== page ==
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Posts by Pingson

The credit goes unreservedly to Crayola
Lighter jacket with darker trousers seems to be one of those great divides on SF - either you do it or you don't. I am known as one who does and usually don't even thing twice about it - heck I even hosted a Friday Challenge on light jackets and dark trousers. As for the specific combination of mid-grey and charcoal here's a fit I am quite happy with:I have done a number of iterations on that theme and I actually have two different mid-grey herringbone jackets - one tweed...
More CM casual than SW&D IMHONah, that's not what I mean...
Look charcoal trousers with a mid-grey jacket! Anyway, this looks great! Personally I'm not a fan of loafers and would have prefered shoes with laces (or perhaps Chelsea boots?), but that's just me....
Yup that's pretty much how kids address their teachers here. Good or bad, I don't know. It's just the way everyone is used to.
Pretty much all the other Scandinavian countries (but Sweden more so than the others) have a long tradition of strong labour unions and a Social Democratic Party that up until the last eight years had been in government pretty much continuously since the 1930s. So the road to egalitarianism has been on the political agenda for the better part of a century. I would never use a title in daily life (not even the Swedish equivalents of Mr and Ms./Mrs are used much at all these...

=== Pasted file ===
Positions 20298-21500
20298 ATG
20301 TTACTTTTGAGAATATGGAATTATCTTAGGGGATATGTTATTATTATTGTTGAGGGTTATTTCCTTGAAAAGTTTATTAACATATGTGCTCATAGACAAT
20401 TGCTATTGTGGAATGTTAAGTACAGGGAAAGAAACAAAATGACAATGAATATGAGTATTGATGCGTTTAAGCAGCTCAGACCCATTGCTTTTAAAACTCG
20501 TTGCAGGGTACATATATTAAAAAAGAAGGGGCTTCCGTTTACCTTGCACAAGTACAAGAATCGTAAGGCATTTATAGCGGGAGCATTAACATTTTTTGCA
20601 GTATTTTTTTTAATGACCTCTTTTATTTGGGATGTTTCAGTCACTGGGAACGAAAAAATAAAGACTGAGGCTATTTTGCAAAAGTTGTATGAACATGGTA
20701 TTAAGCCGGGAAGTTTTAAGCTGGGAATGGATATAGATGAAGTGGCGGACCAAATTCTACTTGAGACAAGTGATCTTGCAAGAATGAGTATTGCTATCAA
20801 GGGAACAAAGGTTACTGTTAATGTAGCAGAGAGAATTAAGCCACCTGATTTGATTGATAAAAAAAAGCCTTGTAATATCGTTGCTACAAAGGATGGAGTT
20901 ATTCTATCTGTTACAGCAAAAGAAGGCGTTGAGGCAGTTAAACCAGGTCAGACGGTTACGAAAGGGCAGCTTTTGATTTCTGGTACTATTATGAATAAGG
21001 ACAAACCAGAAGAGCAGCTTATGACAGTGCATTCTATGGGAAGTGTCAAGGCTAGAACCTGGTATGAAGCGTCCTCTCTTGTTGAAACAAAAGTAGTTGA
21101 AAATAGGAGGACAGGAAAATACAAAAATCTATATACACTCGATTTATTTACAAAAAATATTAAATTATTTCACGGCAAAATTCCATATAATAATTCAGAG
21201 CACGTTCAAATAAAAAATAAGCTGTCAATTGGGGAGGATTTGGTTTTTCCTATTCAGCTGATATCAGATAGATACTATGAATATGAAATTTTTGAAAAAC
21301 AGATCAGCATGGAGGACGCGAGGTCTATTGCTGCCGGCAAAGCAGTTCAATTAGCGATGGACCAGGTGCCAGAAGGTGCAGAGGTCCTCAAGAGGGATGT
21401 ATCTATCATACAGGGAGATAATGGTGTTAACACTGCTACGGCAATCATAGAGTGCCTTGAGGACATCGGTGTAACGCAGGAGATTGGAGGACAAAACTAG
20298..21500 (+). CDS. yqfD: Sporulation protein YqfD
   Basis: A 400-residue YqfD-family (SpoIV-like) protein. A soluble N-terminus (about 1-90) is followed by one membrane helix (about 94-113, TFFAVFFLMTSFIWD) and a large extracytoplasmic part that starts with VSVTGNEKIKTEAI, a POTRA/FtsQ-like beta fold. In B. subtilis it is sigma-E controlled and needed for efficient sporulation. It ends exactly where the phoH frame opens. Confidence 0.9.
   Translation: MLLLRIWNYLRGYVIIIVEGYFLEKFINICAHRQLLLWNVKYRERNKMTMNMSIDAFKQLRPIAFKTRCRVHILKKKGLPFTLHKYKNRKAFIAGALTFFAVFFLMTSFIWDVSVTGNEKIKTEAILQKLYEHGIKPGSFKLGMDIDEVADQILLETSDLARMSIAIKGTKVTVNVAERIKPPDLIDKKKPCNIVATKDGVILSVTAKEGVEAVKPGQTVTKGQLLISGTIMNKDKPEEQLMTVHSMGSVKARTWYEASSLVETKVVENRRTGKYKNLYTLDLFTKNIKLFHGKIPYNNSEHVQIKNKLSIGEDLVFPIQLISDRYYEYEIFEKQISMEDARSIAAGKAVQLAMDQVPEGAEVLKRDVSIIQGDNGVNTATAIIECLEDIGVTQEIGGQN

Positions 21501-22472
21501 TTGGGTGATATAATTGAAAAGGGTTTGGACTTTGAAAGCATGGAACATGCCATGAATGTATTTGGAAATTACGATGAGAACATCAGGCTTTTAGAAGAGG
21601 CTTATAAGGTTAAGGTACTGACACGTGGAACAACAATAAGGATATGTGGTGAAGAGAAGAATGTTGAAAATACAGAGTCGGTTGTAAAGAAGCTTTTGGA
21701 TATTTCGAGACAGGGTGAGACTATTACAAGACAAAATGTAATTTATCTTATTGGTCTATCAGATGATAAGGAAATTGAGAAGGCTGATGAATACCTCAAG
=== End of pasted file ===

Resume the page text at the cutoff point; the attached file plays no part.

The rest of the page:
That special place you take your lover to, to do things lovers do (especially if said lover is not your spouse).
Ahem.... (from http://en.m.wikipedia.org/wiki/Doctor_(title))"[In the UK, "Registered medical practitioners" hold the degree of Bachelor of Medicine (usually also with surgery). Though they are holders of bachelor-level degrees, history has allowed the use of the title doctor by physicians, however, it is recognised that it is in essence an honorary or courtesy title. ..... Australia and New Zealand use the titles of Mr and Doctor, in the same way as the United Kingdom."
Yup, looks pretty much right. That's what all women looks like in Sweden. Right @EFV @Anden?
This is interesting as here (in Sweden) I am used to students calling me by my first name and any other way always surprise me at first - it is inevitably foreign exchange students that do this. But then again Sweden is a very egalitarian society and there was a big language reform in the late 60s where formal addressing was deemphasised and eventually disappeared altogether. The word "ni" (the Swedish equivalent of the German "Sie") was replaced with "du" (same as in...
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